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- 1. Quantum Noise and Error Correction Daniel Bulhosa Massachusetts Institute of Technology, 77 Massachusetts Ave., Cambridge, MA 02139-4307 (Dated: May 9, 2014) We present a formalism for describing quantum noise and quantifying its eﬀects. We introduce classical linear error correction, and present a procedure for using classical codes to create quantum error correction codes. In particular we discussed the codes developed by Calderbank, Shor, and Steane. I. INTRODUCTION Over the last two decades quantum computation has become a research ﬁeld of high interest. Following Shor’s publication of a quantum algorithm capable of factoring large prime numbers in polynomial time, it became un- derstood that the quantum eﬀects of superposition and interference could be exploited to carry out certain calcu- lations exponentially faster than conventional computers. One of the challenges when dealing with any kind of signal is the introduction of noise. In the last century eﬀective error correcting techniques have been developed in order to alleviate this issue in classical systems. After Shor’s publication, one of the biggest problems facing the prospect of practical quantum computation was quantum noise. Due to the seeming complexity of this kind of noise it was initially thought that no protocols could be devel- oped to remedy it. Further research showed that this noise admitted a simple description, and thus error cor- recting techniques could be developed to handle quantum noise. In this paper we introduce the idea of quantum noise, diﬀerent measures of the ﬁdelity of quantum infor- mation after being corrupted, and introduce a formalism for deriving quantum error correction codes from classi- cal ones. II. CLASSICAL LINEAR CODING AND ERROR CORRECTION Suppose we have a classical bit 0, and we wish to trans- mit it over some signal line. Furthermore, suppose that there is some probability p that an error will occur and this bit will be ﬂipped to 1. We would like to come up with a scheme that reduces this error. Consider the following proposition. Rather than send- ing a single bit we send three bits, two of them contain- ing redundant information. So, for example, rather than sending 0 we would send 000. If the string contains no errors the receiver leaves the string as is, and if one of the bits diﬀers from the others the receiver assumes the value of the remaining two was the intended message and corrects the error by ﬂipping the erroneous bit. Assum- ing that the errors on diﬀerent bits occur independently of each other and with suﬃciently small probability this scheme is sensible, since it is much more likely that no error or a single error would occur in the bit string rather than two or three. Given that this is our protocol for transmitting infor- mation, the receiver will only receive the wrong message when two or three bits are ﬂipped. This occurs with probability: 3 2 p2 (1 − p) + p3 = 3p2 − 2p3 (1) Since the probability of error without error correction is p we see that this error correction code improves the ﬁdelity of our information transfer when p < 1/2. This idea of redundancy of information can be general- ized into what are called classical linear error correction codes. In the theory of classical linear codes we represent strings of k bits as k-dimensional vectors with entries in the integers modulo 2. The value of each entry in one of this vectors is equal to the value of the corresponding bit. Thus for example, for ﬁve bits: 10010 → 1 0 0 1 0 T (2) In order to protect such strings of k bits from noise we map, or encode, the k-dimensional basis that spans all such strings to the k-dimensional basis of a subspace of an n-dimensional bit string vector space. We call such a subspace C an [n, k] code. Since k < n, C carries redun- dant information about our original bit string. We call the n×k matrix G that maps our original bit string x to the encoded bit string Gx the generator matrix for the code. Thus, for example, the generator matrix mapping our single bit (k = 1) from the previous example to the three bit encoding is: G = 1 1 1 (3) It is easy to see that this matrix maps 0 and 1 to [0, 0, 0]T and [1, 1, 1]T respectively. The generator char- acterization of a code is very intuitive when dealing with transforming the bit strings we wish to encode to their encoded versions. However, for the purpose of carrying out error correction it is easier to characterize a code by its parity check matrix. If H is the parity check matrix of some [n, k] code C, we deﬁne the code to be the set of n-dimensional vectors x such that:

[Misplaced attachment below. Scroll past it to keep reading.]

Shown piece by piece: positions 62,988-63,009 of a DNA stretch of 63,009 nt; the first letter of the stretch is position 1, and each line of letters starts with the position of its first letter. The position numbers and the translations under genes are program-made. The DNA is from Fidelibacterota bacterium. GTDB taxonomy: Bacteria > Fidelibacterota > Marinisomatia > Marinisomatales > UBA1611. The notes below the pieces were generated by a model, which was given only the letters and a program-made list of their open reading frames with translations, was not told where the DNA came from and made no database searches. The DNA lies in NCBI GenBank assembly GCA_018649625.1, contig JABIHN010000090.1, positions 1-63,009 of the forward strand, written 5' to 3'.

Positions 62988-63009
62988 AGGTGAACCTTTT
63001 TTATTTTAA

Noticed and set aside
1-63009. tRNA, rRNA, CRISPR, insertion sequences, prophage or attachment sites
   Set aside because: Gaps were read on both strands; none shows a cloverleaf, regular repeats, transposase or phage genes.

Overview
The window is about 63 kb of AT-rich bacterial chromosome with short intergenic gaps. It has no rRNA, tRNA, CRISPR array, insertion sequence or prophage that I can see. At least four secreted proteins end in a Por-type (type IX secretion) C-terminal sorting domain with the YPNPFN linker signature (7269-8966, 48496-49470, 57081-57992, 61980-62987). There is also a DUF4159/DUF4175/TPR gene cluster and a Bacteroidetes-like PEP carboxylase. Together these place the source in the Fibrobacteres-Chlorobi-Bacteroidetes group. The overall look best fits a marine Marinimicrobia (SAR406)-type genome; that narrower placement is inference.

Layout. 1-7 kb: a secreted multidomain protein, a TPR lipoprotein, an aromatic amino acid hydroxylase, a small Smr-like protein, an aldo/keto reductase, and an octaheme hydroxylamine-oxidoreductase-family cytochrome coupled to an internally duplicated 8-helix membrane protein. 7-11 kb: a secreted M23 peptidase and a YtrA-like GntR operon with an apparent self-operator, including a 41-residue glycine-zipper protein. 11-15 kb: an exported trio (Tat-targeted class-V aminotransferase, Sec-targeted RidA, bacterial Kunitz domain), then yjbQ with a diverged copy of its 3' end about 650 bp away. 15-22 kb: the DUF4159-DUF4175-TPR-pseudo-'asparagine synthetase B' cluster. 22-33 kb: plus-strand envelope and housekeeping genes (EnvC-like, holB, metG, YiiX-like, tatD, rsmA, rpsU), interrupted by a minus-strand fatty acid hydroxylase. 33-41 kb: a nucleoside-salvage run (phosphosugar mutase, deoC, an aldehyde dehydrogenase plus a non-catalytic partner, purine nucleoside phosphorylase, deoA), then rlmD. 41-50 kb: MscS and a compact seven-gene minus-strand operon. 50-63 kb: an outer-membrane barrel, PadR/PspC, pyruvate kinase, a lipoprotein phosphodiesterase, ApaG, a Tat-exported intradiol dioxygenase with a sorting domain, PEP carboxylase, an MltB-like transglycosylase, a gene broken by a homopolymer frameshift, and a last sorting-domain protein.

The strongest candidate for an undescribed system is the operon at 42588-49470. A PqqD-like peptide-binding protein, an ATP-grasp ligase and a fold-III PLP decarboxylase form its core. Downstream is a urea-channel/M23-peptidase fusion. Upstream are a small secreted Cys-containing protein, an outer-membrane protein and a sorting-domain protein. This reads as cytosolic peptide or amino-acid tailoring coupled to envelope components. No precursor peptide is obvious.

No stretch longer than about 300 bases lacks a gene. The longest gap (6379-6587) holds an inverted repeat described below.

- 2. Quantum Error Correction 2 Hx = 0 (4) Here H is an n − k × n matrix. It can be shown [1] that we can convert between generator matrices and par- ity check matrices, and vice-versa. Thus the two char- acterizations are equivalent. In the case of our previous example the parity check matrix is: H = 1 1 0 0 1 1 (5) It can be shown that the unique vectors satisfying Hx = 0 for this equation are [0, 0, 0]T and [1, 1, 1]T . In order to develop the classical linear theory of er- ror correction we must ﬁrst introduce the concept of the Hamming distance d(x, y) between two bit strings x and y. This is deﬁned to be the number of places where the entries of the two bit strings diﬀer. For a code C, de- ﬁne d(C) to be the smallest distance between any two diﬀerent codewords in the code: d(C) = min x,y∈C,x=y d(x, y) (6) Error detection is accomplished as follows [1]. Recall that any n-dimensional bit string x contained in the code C obeys Eq. 4. Suppose that as we transmit the bit string x it incurs some errors, so that the bit string x is received at the other end of the channel. Deﬁne e = x −x to be the error vector of the transmission, which tells us the places at which the original and ﬁnal bit strings diﬀer. If the probability of error on each bit is assumed to be small and independent, then with very high probability e will not lie in C so if the receiver applies H on the received bit string he will get a non-zero answer Hx = Hx + He = He. A code with d(C) ≤ 2t + 1 can correct up to t errors on a bit string. This condition guarantees that for any errorneous bit string x with up to t errors there exists a unique codeword x such that d(x , x) < t. The erroneous bit string x is corrected by transforming it back to x. The receiver can then map the codeword back to the original k-dimensional bit string. III. QUANTUM NOISE When describing quantum noise we use the language of density operators and quantum operations. For a review of density matrices and their properties please refer to [2]. Although most of the qubit systems we treat theoreti- cally are in isolation, the systems we encounter in reality are far from isolated. They are often coupled to an ex- ternal system, which we call the environment, whose de- tailed properties we are ignorant about. Such a system is called an open system, and systems in isolation are called closed. If our qubits are in isolation we can evolve their state by multiplying their initial state vector by a unitary op- erator U. However if the qubits are in contact with some environment we cannot in general evolve them separately with a unitary operator. What we can do is make the open qubit system closed by adjoining the environment to our description. For example, if our qubits and the environment are initially in the uncoupled states ρ and ρe respectively, we can describe the full closed initial sys- tem as ρ ⊗ ρe. We can then evolve this closed system with some unitary operator U. In quantum computation we can think of the sources of noise as the environment of the qubits. We can then characterize the eﬀect of the environment on our qubit over time by evolving the full qubit-environment state, and then taking the partial trace over the environment to get the ensemble describing only the qubits. The ﬁnal state resulting from the noise is thus: E(ρ) = tre[U(ρ ⊗ ρe)U† ] (7) The map E is a quantum operator. Mathematically, a general quantum operation E is a completely positive, convex linear map from density matrices to density ma- trices such that 0 ≤ tr[E(ρ)] ≤ 1[i] . This particular quan- tum operation describes the eﬀect of noise of a system of qubits ρ. Though this representation of the noise quantum op- erator is physically intuitive, it is not the most useful for computation. For that purpose we use the operator-sum representation of this quantum operator. This can be de- rived from Eq. 7 as follows. Let {|ek } be a basis for the environment state space. Without loss of generality[ii] assume that the environment starts in a pure state so that ρe = |e0 e0|. Then Eq. 7 reduces to: k ek| U(ρ ⊗ |e0 e0|)U† |ek = k EkρE† k (8) Here Ek = ek| U |ek is an operator on the state space of ρ, which in general obeys: k EkE† k ≤ 1 (9) This is equivalent to the condition on the trace of E(ρ), with equality occurring under the same circumstances. Thus we can use 8 along with some set of {Ek} to describe [i] The inequality is due to the fact that in general quantum oper- ators can describe the process of measurement. When no mea- surement is done we simply have the equality tr[E(ρ)] = 1. [ii] See section 2.5 of [3].